A good text checker can find some syntax and usage errors in parts of sentences without trying to analyze the sentences as a whole, and Editor has many sophisticated routines to check for such mistakes.
A sad consequence is that writers whose first language is not English will not find software anywhere that can rid their writing of serious mistakes in English syntax; see our note on ESL.
In the broader sense in which "grammar" is commonly used to mean "writing mistakes," there are also many types of mistakes, like contextual spelling errors and misuses of ordinary words, that cannot be caught by rules. They must be individually identified and listed in a database—not as words but as incorrect phrases—by the text-checker programmers in order to be caught by the checker. That means extensive, ongoing research and the compilation of very large databases. At Serenity Software, we have specialized in such research and in the development of such databases for more than thirty years. We have yet to encounter other "grammar" checking programs with database collections anywhere close in size and scope to Editor's.
No. As a recent book on writing college-application essays notes, "using a thesaurus will not make you look smarter. It will only make you look like you are trying to look smarter." Few words are exact substitutes for other words, and plugging in alternatives from a thesaurus may obscure, rather than enhance, what you are trying to say. A thesaurus may help if you feel that a word you have chosen does not quite express the idea you are trying to convey. Word has an excellent thesaurus that can be consulted in this situation. But no computer program can pick a good word for you from a list.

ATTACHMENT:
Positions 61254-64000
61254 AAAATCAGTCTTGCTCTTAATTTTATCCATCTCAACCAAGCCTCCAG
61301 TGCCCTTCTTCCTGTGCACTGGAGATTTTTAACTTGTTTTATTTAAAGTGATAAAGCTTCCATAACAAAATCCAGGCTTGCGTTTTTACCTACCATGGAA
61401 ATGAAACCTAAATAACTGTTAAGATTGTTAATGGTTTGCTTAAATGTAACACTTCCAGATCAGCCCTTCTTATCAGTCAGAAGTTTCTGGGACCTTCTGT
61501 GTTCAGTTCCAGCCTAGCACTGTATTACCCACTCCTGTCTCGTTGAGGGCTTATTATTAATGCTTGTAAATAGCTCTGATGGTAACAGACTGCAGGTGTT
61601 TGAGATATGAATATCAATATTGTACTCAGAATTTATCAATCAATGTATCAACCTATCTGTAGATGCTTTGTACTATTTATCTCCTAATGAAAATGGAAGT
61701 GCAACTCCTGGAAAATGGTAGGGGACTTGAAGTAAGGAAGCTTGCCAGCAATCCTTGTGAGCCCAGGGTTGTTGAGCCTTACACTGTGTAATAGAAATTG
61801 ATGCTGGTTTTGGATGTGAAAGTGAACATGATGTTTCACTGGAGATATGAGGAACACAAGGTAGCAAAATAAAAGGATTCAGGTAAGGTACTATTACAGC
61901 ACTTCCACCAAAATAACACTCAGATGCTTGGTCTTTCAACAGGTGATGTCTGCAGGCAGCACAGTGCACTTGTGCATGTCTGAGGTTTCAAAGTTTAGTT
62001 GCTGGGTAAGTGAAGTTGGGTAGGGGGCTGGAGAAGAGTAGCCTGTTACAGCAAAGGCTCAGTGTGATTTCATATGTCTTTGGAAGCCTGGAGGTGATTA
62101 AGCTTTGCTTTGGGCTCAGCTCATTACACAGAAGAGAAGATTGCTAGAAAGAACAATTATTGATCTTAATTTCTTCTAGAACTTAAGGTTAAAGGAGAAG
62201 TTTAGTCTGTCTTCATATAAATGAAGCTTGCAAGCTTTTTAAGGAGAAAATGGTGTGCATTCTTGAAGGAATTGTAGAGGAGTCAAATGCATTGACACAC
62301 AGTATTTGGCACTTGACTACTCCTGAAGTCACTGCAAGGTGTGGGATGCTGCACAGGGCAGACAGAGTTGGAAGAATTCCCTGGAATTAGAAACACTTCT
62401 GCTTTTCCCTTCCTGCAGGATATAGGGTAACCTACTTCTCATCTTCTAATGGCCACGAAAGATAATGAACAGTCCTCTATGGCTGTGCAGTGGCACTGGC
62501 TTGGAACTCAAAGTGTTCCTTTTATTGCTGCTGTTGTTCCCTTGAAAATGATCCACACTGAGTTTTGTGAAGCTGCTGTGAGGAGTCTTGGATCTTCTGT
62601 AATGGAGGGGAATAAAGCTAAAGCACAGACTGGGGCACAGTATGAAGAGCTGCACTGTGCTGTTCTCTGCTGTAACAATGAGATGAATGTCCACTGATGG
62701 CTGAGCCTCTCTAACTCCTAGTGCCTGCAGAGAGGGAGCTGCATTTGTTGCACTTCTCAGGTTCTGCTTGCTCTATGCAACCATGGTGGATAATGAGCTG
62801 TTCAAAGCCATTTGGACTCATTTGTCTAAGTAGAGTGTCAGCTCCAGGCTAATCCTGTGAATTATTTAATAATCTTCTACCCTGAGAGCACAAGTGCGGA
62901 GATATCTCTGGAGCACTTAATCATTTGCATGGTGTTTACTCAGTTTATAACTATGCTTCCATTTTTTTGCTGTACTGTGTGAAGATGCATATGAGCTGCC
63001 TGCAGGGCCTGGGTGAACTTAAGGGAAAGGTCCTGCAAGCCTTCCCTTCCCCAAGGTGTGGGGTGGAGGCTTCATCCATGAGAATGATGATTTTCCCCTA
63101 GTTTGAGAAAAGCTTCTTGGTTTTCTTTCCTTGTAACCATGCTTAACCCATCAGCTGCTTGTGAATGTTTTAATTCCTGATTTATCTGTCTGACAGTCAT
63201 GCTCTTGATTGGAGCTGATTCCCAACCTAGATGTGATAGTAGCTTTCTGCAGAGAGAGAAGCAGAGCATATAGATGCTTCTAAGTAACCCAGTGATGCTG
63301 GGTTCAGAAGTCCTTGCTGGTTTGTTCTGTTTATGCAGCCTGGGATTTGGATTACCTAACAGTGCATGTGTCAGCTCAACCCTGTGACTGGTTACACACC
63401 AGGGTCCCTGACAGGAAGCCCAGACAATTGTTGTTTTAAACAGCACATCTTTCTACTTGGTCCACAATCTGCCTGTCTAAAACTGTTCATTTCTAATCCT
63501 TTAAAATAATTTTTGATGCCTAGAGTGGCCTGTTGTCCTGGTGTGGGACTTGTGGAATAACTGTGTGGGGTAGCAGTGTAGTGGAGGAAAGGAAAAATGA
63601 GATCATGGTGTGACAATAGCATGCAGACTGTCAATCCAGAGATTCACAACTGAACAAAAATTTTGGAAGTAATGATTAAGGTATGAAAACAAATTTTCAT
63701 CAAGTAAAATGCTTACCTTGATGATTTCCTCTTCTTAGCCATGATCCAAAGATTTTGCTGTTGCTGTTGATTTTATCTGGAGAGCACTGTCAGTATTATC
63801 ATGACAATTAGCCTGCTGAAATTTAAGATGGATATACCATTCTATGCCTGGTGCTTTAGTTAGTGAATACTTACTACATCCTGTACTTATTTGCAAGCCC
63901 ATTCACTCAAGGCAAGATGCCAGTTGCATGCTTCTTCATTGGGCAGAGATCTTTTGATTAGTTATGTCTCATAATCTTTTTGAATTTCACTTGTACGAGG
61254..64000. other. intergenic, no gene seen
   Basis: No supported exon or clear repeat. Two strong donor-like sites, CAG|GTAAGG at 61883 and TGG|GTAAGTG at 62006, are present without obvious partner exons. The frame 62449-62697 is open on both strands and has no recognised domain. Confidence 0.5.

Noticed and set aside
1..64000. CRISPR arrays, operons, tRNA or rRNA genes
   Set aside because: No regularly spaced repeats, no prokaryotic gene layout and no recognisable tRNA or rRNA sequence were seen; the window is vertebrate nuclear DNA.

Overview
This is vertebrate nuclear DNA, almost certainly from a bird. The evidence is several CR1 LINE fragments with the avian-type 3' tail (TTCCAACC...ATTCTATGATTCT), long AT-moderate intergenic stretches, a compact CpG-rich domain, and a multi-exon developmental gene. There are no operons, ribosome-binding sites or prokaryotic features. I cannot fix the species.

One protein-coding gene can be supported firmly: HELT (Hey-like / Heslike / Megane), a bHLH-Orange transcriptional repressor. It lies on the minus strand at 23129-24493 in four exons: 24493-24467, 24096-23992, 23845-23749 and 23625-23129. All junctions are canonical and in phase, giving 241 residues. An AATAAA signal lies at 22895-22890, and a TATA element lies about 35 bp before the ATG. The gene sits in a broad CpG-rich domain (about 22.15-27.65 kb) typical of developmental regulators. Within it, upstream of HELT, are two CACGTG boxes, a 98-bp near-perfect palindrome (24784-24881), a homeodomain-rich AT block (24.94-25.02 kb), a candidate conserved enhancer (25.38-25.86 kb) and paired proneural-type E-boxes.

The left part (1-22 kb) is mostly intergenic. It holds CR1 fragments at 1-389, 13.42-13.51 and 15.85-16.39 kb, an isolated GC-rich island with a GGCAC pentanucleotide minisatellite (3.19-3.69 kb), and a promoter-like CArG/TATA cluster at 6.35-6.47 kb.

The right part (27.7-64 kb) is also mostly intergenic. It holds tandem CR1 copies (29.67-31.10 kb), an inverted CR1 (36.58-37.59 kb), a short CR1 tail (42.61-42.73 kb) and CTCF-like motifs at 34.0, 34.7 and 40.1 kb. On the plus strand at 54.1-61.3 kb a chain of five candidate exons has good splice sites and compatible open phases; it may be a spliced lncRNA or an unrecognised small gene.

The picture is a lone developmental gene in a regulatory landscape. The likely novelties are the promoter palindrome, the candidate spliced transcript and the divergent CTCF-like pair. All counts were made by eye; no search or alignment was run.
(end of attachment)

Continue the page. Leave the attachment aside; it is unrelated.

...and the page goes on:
Editor often suggests alternatives to words that you are misusing or that people commonly misuse, but unlike several other "grammar" checking programs, Editor never does this merely to promote meaningless variety. Editor does show where you might substitute plainer terms for some overly formal or pretentious ones.
Editor's WORD LISTS option helps you find words and phrases that may be repeated too often in your work. Those are expressions worth the trouble of finding good alternatives for or rewriting to eliminate.
Sure. All grammar checkers do, in the sense that they all analyze texts written in a human language. Editor has a unique, proprietary system that identifies English words according to their parts of speech and their properties and uses those identifications in its analyses. Although this system enables highly accurate identification of hundreds of thousands of spelling, usage, and grammatical mistakes in documents, it does not extend to reliable analysis of full-sentence structure—nor does any other system outside (perhaps) a few research laboratories. See our FAQ, "Does Editor check grammar?" above for more information.
Yes, very effectively, but Editor does not duplicate a standard spelling checker’s functions: it extends them. Editor specializes in commonly misspelled phrases: under stood, dramatis persona, at anytime, wailing away, different tact, weather or not, principle city, and tens of thousands more.
These are not grammatical errors: they are contextual spelling mistakes.